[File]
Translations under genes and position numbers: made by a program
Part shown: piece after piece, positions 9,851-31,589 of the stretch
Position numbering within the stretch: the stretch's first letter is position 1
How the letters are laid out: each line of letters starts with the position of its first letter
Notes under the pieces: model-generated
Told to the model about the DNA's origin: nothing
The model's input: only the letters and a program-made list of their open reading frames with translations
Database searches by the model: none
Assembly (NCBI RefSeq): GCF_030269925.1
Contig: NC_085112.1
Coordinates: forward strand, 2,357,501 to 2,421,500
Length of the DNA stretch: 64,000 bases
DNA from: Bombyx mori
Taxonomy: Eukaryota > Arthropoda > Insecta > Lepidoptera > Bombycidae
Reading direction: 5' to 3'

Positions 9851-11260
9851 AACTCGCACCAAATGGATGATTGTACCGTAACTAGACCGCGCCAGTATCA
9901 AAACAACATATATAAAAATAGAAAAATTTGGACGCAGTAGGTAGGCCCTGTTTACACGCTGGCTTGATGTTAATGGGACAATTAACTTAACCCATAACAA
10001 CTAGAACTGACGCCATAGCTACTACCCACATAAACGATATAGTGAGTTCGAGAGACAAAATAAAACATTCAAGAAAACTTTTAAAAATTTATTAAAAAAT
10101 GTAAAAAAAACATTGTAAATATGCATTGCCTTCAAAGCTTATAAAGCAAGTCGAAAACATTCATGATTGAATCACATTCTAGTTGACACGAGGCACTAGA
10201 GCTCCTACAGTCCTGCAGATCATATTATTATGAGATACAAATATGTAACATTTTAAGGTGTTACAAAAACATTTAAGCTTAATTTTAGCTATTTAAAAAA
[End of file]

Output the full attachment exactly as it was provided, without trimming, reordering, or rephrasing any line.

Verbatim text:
Translations under genes and position numbers: made by a program
Part shown: piece after piece, positions 9,851-31,589 of the stretch
Position numbering within the stretch: the stretch's first letter is position 1
How the letters are laid out: each line of letters starts with the position of its first letter
Notes under the pieces: model-generated
Told to the model about the DNA's origin: nothing
The model's input: only the letters and a program-made list of their open reading frames with translations
Database searches by the model: none
Assembly (NCBI RefSeq): GCF_030269925.1
Contig: NC_085112.1
Coordinates: forward strand, 2,357,501 to 2,421,500
Length of the DNA stretch: 64,000 bases
DNA from: Bombyx mori
Taxonomy: Eukaryota > Arthropoda > Insecta > Lepidoptera > Bombycidae
Reading direction: 5' to 3'

Positions 9851-11260
9851 AACTCGCACCAAATGGATGATTGTACCGTAACTAGACCGCGCCAGTATCA
9901 AAACAACATATATAAAAATAGAAAAATTTGGACGCAGTAGGTAGGCCCTGTTTACACGCTGGCTTGATGTTAATGGGACAATTAACTTAACCCATAACAA
10001 CTAGAACTGACGCCATAGCTACTACCCACATAAACGATATAGTGAGTTCGAGAGACAAAATAAAACATTCAAGAAAACTTTTAAAAATTTATTAAAAAAT
10101 GTAAAAAAAACATTGTAAATATGCATTGCCTTCAAAGCTTATAAAGCAAGTCGAAAACATTCATGATTGAATCACATTCTAGTTGACACGAGGCACTAGA
10201 GCTCCTACAGTCCTGCAGATCATATTATTATGAGATACAAATATGTAACATTTTAAGGTGTTACAAAAACATTTAAGCTTAATTTTAGCTATTTAAAAAA